Losing the feedback-feeding loop of the radio galaxy 3C 84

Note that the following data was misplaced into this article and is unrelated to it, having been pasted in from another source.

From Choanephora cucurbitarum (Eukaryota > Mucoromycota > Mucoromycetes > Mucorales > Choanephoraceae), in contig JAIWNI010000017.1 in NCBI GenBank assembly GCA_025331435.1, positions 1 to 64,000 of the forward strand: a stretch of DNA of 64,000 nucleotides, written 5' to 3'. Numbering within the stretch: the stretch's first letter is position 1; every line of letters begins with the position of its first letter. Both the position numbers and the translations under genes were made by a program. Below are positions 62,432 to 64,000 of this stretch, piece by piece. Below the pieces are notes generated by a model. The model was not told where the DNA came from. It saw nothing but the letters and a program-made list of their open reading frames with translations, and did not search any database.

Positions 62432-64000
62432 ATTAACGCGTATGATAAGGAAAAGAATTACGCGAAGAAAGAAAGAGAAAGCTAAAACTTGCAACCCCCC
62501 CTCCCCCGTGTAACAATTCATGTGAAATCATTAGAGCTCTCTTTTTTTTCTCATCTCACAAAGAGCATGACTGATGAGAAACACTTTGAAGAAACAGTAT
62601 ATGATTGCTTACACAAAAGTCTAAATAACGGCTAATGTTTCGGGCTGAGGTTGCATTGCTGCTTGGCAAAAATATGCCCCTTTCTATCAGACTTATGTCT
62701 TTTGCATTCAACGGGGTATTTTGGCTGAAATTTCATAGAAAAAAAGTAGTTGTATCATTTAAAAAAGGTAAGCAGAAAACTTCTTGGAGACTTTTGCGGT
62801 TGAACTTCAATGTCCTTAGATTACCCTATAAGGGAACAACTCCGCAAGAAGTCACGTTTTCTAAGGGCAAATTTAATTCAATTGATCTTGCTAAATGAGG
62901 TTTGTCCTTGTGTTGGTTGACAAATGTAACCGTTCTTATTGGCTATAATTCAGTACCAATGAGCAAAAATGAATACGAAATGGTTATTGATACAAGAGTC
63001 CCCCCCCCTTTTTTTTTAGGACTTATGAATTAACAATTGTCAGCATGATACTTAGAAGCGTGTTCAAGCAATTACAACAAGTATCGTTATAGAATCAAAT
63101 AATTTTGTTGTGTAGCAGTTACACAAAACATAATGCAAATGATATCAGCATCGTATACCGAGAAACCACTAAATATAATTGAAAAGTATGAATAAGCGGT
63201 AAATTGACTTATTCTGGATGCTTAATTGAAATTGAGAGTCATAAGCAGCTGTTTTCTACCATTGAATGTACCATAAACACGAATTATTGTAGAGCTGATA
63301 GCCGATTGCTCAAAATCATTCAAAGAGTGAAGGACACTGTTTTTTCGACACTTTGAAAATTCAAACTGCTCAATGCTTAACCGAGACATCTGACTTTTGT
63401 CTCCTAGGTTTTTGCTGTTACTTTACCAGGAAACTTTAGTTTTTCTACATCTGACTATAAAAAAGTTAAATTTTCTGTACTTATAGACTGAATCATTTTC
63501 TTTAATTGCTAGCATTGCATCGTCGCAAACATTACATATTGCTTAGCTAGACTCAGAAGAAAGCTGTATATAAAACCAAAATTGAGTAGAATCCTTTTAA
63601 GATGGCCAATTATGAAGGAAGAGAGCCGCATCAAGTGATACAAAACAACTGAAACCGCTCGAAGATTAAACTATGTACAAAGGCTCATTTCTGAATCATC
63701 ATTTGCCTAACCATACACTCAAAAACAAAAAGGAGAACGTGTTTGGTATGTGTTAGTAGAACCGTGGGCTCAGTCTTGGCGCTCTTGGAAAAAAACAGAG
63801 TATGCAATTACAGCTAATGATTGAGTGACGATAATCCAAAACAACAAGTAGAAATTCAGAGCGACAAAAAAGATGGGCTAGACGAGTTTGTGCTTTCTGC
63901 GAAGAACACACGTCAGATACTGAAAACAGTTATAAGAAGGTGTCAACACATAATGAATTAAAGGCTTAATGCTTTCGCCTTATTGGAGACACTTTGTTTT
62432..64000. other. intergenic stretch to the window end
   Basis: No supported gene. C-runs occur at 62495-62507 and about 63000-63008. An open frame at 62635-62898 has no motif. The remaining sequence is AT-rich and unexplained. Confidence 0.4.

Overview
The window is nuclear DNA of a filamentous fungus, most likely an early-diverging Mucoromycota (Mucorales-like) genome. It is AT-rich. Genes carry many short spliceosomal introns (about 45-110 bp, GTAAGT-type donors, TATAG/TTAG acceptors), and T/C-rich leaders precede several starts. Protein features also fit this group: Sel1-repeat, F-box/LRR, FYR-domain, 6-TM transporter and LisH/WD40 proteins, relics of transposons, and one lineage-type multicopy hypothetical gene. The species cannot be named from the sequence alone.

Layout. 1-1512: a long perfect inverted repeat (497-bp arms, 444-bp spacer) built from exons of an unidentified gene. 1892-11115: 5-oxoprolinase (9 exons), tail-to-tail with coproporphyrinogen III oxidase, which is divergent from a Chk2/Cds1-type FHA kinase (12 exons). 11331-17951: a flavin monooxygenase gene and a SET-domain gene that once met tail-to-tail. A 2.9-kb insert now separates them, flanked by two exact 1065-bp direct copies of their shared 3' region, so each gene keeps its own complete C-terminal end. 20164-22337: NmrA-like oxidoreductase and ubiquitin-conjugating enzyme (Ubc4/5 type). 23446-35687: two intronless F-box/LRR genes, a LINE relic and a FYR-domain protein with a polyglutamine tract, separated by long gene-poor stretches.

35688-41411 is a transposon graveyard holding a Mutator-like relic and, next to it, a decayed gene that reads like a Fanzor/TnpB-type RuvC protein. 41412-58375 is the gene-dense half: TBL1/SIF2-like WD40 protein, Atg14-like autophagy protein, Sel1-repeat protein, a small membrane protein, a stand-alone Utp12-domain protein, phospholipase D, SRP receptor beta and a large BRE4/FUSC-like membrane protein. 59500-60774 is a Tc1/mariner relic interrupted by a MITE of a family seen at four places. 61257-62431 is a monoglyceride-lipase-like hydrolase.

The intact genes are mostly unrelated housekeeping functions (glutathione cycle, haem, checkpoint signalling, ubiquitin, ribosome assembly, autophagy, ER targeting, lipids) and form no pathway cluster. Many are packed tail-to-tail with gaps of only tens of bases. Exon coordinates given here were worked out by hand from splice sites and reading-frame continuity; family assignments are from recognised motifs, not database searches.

Gas accretion by a galaxy’s super massive black hole (SMBH) and the energetic feedback by the accreting active galactic nucleus (AGN) on the gas around it are two tightly intertwined processes. Observations of galaxy clusters have shown how plasma jets emitted by the AGN heat the intracluster medium, preventing cooling of the cluster gas and thus the infall of this gas onto the SMBH. However, observations have also shown that rising plasma bubbles, inflated by the jets, instead also induce local cooling of the cluster gas, leading to filaments of cold gas. The fate of these filaments is unclear, but it has been suggested they may feed the AGN activity. We present results of re-processed CO(2-1) ALMA observations of the molecular gas in NGC 1275, the central galaxy of the Perseus cluster hosting the radio-loud AGN 3C 84. These data show, for the first time, in great detail how kpc-sized cold gas filaments resulting from jet-induced cooling of cluster gas are flowing onto the circumnuclear accretion disc of the SMBH, showing that the cooled gas does indeed feed the AGN. These results complete our view of the feedback loop of how an AGN can impact on its surroundings and how the effects from this impact maintain the AGN activity.